Turn on forwarding if no reply (CF NRY) to a number (unanswered calls ring to alternate number)

##61#
Turn off forwarding if no reply

**62*19999999999#
Turn on when not reachable (CF NRC) (unanswered calls ring to another number when device is off or out of signal range)

##62#Turn off call forwarding when not reachable
 
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Spazz

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Well that solves my immediate newbie issues! I doubt if anyone here still uses TracFone, but it's more or less the same only 72 to turn forwarding on and 73 to turn it off.

Mint looks the most promising since it's only a three month contract and you can buy $10 worth of data if you run out, same as TracFone. You don't need to install an app, which I obviously can't do on a Linux phone.

Ideally, I'd like to be able to switch a single sim card back and forth between my phones. Is it possible to do this or am I off in lala land again?

This shit is expensive, but I'll probably pick up another moto e6 before this one dies. Otherwise I'm going to need a separate portable hotspot for my laptop, which is now also running not-ready-for beta software, lol.
 

Colinleath

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Absolutely, you can switch sims between phones. Also If you don't mind being on or can get on EBT (food stamps) / medicaid (Obamacare) you can get a lifeline sim card/ phone (but again you need an address or a friend who will let you pretend that you're living at their place). In the US I had life wireless (T-Mobile/ us cellular) and it worked well across the US. In recent months they had 30gb/ of data. Incredible. One of my friends got a phone off the shelf in a Ralphs grocery store in California and she uses that thing as an unlimited data hotspot for her computer. She's been traveling around (with a car) California and Nevada doing her customer service job (answering phone and emails) with just that phone for her internet. Maybe it was simple mobile? I don't think she was using TracFone. And she or her work is paying $50-some month for it. So not super cheap but incredible what she's been able to do with it.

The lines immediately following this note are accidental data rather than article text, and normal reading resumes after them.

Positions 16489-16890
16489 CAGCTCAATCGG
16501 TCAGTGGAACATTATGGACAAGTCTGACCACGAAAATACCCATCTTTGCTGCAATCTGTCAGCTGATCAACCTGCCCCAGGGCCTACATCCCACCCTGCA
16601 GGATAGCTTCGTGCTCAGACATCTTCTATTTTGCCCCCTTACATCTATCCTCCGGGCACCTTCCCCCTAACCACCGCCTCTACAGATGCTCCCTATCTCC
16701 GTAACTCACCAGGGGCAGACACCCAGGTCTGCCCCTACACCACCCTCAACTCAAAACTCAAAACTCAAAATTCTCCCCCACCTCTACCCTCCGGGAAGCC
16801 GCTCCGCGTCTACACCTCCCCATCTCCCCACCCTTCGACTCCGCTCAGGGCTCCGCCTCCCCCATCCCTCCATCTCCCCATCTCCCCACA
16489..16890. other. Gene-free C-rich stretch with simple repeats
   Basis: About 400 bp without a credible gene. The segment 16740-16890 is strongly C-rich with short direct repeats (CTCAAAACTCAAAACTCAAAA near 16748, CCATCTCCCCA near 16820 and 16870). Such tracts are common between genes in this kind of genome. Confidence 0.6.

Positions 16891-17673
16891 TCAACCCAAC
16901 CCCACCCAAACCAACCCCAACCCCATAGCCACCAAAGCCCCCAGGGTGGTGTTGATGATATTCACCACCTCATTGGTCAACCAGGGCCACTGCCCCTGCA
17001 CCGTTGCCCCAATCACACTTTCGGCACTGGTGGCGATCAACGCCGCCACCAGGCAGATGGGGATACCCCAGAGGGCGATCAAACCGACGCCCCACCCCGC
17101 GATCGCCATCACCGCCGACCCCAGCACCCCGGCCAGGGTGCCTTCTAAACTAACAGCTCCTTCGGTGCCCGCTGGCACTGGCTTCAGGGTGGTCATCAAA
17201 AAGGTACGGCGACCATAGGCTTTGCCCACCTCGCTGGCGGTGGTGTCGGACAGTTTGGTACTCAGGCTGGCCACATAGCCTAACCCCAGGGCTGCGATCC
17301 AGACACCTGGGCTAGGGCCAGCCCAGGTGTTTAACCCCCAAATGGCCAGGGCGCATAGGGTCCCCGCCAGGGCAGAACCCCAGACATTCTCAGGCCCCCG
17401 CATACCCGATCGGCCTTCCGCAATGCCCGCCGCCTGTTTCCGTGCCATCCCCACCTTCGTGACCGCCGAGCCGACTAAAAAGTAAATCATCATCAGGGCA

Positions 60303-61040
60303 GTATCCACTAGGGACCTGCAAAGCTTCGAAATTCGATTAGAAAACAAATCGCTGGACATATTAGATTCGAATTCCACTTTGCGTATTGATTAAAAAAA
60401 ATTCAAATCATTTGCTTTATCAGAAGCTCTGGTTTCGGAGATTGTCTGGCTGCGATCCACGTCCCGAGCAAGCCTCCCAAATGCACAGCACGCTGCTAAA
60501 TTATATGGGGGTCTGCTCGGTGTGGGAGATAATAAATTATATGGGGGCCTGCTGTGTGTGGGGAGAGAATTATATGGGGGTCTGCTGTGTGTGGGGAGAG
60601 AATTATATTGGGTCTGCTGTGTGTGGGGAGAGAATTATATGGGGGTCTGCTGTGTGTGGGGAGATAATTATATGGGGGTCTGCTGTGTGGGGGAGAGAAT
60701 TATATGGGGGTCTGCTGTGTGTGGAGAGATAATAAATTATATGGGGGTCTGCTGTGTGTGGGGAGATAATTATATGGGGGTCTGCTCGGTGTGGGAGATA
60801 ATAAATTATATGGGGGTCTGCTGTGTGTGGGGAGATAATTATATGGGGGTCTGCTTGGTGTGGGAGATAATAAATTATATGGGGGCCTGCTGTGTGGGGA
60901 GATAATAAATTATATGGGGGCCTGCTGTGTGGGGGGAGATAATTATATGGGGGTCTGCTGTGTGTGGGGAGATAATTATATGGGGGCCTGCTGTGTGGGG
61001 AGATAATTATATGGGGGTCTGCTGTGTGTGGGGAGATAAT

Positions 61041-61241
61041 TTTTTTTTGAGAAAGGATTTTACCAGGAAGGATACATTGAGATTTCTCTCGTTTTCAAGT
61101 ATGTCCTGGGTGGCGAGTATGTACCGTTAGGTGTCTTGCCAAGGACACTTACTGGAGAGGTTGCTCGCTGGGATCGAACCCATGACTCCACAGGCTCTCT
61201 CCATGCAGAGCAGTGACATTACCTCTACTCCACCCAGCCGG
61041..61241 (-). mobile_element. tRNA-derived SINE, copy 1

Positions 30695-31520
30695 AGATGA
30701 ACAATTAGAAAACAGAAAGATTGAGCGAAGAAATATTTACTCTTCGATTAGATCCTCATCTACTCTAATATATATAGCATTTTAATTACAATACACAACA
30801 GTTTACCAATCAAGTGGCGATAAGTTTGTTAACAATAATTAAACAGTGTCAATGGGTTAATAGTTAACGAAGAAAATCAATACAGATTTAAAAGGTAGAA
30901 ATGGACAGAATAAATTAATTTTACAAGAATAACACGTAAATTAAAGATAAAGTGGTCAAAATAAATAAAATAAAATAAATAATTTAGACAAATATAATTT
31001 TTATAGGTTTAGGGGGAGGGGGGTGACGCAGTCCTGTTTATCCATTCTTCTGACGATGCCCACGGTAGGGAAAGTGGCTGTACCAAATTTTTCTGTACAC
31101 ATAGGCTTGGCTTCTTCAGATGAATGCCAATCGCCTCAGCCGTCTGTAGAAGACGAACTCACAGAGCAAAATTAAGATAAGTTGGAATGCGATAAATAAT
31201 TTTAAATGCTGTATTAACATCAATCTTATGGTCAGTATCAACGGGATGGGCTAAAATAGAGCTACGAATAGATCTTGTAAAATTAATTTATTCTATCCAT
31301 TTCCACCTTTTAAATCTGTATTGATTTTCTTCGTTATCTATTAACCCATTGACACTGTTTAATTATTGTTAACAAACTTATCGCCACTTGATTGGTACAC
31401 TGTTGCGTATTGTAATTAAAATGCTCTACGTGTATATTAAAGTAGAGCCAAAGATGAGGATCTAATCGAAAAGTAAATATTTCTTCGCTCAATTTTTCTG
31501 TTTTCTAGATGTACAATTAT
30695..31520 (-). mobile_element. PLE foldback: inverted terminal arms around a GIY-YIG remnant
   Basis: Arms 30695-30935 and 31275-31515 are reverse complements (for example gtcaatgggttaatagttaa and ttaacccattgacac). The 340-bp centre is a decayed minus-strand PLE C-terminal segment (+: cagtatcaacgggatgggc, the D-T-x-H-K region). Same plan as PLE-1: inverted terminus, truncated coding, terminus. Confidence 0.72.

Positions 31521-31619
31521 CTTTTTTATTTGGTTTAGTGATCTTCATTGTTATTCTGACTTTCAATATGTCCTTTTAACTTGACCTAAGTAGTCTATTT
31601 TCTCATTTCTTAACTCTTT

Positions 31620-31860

MetalBryan

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Absolutely, you can switch sims between phones. Also If you don't mind being on or can get on EBT (food stamps) / medicaid (Obamacare) you can get a lifeline sim card/ phone (but again you need an address or a friend who will let you pretend that you're living at their place). In the US I had life wireless (T-Mobile/ us cellular) and it worked well across the US. In recent months they had 30gb/ of data. Incredible. One of my friends got a phone off the shelf in a Ralphs grocery store in California and she uses that thing as an unlimited data hotspot for her computer. She's been traveling around (with a car) California and Nevada doing her customer service job (answering phone and emails) with just that phone for her internet. Maybe it was simple mobile? I don't think she was using TracFone. And she or her work is paying $50-some month for it. So not super cheap but incredible what she's been able to do with it.

$50/mo for an unlimted hot spot is a great deal. With my 35gb/mo data plan only 5gb of that can be used for hotspots. I would like to know what company they use if you can find out.
 

Colinleath

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I'll let you know if i get a better answer.

At the moment I'm guessing it was straight talk, which she tethers. Or simple mobile.

Ralphs seems to sell simple mobile phones from an online search.

She may be paying closer to $70. It's hard to imagine she's doing all the voip stuff plus whatever other internet things she does (YouTube music videos) with only 10gb/ mo.

And on a T-Mobile reseller no less (the connection should lag during busy times relative to that of actual T-Mobile customers). But her hours are such that she avoids the main busy time of post work and evening hours.

Btw, i used 70gb one month on those T-Mobile sims i mentioned earlier. I subscribed to a bunch of streaming services and was watching old movies I'd been curious about for a while.

But that plan severely throttles when used as a hotspot. I could use it to update a Kindle but even that was slow.

The life wireless sim gave full speed hotspot data on the other hand.